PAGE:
Travel | High Wycombe

It’s pretty safe to say that High Wycombe has suffered since the recession hit, with most of the major national chains moving into a massive shopping centre redevelopment on the northwest of the Town Center when it opened back in 2008, leaving massive gaps in the High Street that sadly weren’t filled with independent retailers as hoped, but much like the economy, Wycombe has started to bounce back and this market town in the middle of the Chiltern Hills is well worth a visit, with the following 5 locations in and around the town, a perfect place to start.

High Wycombe High Street & Eden

The Guild Hall

The Guildhall by Nil L

It’s not hard to see if a town is doing well or not, just go to the High Street and see how many empty shops you can see, sadly in the time I was at university in Wycombe, there was a definite draw towards the new shopping centre and away from the town, with major brands such as Topman, Next, M&S and Burton, all leaving their previous locations to converge in the Eden Shopping Centre, along with new to the town brands like HMV, House of Frasier and Starbucks, providing the town with a wonderful mecca for all shoppers, with the hope that the empty shops will be filled with new brands and independent retailers, something that sadly never materialised while I lived there, but since then I have started to see the seeds of recovery in and around the town, with brands such as Matalan and Primark coming to the town in recent years, along with multiple independent shops and restaurants, providing a variety that any town up and down the country would be proud of, including independent noodle shop Noodle Nation, exotic meet specialists The Sausage Tree and dessert parlour Treatz, along with much more.

The Hellfire Caves & West Wycombe

West Wycombe by Mdiepraam

West Wycombe by Mdiepraam

Heading northwest out of the town, down the West Wycombe Road, you feel almost as though you have gone back in time as you arrive in the small village of West Wycombe, made up mostly by National Trust properties and dominated by 18th Century West Wycombe Park on one side and St Lawrence’s Church & Mausoleum on the other, both of which are open to the public and well worth exploring, though both are somewhat overshadowed by a destination that is somewhat of a surprise given its surroundings.

High up above the village, underneath the imposing St Lawrence’s church, you’ll find a set of man-made tunnels that delve up to 500 meters into the Chiltern Hills, which go by the name of The Hellfire Caves, giving you some idea of the events that went on deep underground, with Francis Dashwood turning the unused former chalk mine into a collection of chambers that took inspiration from his trips around Italy, Greece and Turkey, providing the Baron with the perfect location for his Hellfire Club to meet and dabble in unacceptable and possibly satanic acts with the great and good of the 18th century, including future US president Benjamin Franklin and famous painter William Hogarth. The caves are well worth walking around, especially around Halloween, when you may catch a glimpse of one of the suspected ghosts which reside here.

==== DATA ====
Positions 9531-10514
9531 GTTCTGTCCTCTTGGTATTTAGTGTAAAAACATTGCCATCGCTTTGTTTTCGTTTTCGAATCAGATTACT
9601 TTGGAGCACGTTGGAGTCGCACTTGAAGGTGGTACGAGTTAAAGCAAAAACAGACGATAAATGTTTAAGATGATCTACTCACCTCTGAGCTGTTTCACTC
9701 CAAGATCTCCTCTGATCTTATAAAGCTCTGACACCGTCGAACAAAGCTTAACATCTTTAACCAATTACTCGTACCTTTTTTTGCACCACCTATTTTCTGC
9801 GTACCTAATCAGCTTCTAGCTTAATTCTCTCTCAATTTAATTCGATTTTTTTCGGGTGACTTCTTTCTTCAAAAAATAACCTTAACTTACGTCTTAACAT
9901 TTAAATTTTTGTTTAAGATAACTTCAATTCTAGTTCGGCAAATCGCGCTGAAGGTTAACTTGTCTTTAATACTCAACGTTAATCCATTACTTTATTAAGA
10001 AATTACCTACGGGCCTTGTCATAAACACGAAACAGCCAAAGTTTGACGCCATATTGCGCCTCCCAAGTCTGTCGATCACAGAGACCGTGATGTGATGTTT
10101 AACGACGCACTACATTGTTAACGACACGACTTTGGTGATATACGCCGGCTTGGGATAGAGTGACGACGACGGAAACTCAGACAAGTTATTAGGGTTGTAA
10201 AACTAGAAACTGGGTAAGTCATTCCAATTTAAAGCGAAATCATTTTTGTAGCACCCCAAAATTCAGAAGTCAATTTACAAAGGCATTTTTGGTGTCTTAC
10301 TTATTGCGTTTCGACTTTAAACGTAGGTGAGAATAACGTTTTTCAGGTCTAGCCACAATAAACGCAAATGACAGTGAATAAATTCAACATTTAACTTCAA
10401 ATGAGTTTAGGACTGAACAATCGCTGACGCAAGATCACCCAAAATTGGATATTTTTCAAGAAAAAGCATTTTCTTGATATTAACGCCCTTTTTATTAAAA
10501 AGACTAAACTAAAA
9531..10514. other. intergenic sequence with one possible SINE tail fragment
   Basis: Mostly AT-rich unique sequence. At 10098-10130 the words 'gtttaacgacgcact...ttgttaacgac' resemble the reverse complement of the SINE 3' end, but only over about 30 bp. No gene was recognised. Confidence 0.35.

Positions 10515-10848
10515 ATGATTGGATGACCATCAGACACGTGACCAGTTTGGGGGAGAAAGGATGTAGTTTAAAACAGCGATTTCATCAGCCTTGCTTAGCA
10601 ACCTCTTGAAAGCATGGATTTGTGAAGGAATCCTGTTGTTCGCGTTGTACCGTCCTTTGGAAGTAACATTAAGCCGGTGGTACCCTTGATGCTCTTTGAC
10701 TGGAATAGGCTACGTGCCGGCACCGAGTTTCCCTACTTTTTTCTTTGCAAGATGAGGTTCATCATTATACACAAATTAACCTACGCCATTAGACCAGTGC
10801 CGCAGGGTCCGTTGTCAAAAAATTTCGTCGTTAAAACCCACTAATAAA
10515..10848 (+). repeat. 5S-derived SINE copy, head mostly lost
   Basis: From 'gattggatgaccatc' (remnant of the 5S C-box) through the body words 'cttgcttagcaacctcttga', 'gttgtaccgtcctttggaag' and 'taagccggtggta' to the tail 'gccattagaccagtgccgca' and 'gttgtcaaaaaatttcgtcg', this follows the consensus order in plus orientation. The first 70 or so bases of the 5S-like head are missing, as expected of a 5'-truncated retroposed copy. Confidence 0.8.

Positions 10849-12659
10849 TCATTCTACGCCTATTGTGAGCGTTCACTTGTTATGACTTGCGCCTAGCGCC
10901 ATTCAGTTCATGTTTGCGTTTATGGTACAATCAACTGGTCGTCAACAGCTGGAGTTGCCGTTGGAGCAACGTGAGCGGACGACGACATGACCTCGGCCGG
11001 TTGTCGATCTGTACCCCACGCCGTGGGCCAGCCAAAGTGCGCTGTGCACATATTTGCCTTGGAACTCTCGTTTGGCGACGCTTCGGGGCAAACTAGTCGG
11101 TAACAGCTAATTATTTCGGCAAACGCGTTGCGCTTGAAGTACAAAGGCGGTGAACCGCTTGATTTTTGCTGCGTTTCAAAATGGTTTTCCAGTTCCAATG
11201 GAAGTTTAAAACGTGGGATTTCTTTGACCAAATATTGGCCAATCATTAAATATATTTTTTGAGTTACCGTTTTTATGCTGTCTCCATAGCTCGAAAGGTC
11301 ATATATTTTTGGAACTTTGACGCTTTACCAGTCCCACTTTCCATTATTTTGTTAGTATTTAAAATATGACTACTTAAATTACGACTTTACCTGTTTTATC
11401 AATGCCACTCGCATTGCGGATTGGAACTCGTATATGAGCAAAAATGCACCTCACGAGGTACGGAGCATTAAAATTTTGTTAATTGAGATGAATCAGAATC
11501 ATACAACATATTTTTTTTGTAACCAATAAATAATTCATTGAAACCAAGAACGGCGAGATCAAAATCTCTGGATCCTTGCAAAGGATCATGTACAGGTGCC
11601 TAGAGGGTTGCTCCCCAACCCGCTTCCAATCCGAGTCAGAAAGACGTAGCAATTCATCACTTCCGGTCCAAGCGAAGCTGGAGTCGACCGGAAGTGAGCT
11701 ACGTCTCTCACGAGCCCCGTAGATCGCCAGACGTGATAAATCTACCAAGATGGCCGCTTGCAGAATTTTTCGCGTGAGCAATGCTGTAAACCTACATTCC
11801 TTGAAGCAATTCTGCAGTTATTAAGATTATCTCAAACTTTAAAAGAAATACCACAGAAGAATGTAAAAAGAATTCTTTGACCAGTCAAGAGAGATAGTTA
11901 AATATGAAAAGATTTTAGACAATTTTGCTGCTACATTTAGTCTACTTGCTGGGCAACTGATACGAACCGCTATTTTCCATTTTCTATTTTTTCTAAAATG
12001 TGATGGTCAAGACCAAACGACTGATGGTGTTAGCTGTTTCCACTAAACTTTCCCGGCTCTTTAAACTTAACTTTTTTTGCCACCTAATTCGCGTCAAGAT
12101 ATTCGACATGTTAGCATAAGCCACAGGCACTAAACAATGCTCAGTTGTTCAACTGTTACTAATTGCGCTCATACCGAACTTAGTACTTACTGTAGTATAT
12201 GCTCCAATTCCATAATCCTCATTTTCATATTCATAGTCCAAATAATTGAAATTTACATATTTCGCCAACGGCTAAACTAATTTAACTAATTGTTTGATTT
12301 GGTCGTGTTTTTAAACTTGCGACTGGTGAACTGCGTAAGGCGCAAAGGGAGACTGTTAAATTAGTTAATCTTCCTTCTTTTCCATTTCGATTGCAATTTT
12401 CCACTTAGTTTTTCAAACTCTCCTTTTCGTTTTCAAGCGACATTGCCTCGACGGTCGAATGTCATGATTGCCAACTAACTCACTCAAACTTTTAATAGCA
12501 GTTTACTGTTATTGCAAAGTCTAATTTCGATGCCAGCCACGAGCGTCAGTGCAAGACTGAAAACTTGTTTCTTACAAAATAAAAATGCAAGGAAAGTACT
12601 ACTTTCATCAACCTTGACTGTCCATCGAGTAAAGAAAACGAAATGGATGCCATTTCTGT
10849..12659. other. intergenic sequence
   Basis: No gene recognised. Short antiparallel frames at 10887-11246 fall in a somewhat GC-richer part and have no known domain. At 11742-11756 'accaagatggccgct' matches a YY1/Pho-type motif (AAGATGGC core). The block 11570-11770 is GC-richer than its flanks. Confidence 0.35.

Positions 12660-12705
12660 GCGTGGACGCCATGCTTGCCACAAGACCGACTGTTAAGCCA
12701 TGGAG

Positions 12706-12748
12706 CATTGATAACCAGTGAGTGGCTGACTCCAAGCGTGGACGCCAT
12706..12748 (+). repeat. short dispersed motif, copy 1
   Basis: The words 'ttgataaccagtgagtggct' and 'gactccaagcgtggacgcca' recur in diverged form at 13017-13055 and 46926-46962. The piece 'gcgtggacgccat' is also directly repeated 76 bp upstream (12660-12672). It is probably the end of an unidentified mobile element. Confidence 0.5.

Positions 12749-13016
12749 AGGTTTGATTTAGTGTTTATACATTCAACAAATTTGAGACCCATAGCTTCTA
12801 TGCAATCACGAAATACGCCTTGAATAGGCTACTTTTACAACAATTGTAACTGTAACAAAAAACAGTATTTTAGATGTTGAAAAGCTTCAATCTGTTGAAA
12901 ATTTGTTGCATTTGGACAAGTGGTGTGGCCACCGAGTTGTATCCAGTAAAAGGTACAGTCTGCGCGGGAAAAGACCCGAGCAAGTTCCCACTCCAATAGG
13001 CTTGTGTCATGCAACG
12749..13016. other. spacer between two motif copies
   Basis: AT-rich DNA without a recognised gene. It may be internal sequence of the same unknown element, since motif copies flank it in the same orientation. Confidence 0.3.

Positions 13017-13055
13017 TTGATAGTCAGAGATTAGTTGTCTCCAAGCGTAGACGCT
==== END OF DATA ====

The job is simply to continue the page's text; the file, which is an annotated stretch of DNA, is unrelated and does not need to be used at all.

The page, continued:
The Rye

The Rye

The Rye by Heather Stanley

Situated near to the centre of town, The Rye is a large park covering over 53 acres, nestled on the banks of the River Wye, featuring a multitude of different activities that can keep you entertained in the good weather, be it boating on the Dyke, playing tennis, cricket or football on one of the designated areas, enjoying one of the two children’s play areas or swimming in the Wycombe Lido, which after a £1.8m redevelopment, now contains a gym, bistro as well as the original 33 yard outdoor pool, though unlike when it first opened in 1957, is now heated to make your swim even more comfortable and the perfect place to relax in the sun or burn off a few calories.

The Wycombe Museum

Wycombe Museum

Wycombe Museum by Tara GHB

Every town is famous for something and Wycombe is no different, with the town becoming the centre of the chair-making industry and furniture in general, with multiple factories springing up between the 17th and 19th century to provide the growing empire with somewhere to sit, with a lot of the different designs on display at Wycombe Museum, all of which is housed in the beautiful 18th-century Castle Hill House & Gardens, which also houses collections from the Wycombe and wider Buckinghamshire area, Wycombe Wanderers FC, historical paintings & photographs as well as local wildlife.

Fingest & Turville


Fingest by Andy Hough

Six miles South-West of High Wycombe, nestled within the rolling Chiltern Hills lie the bordering picturesque villages of Fingest and Turville, both of which boast a pub, a church and plenty of picture-box houses, the 11-minute walk between the two becoming a whats what of films & TV, with both villages appearing on-screen multiple times, including Midsomer Murders, The Vicar of Dibley, Goodnight Mr Tom, Chitty Chitty Bang Bang, Monuments Men and many more, both are a delight to explore, with the wider countryside also worth wandering around.


Turville by Roy McGrail

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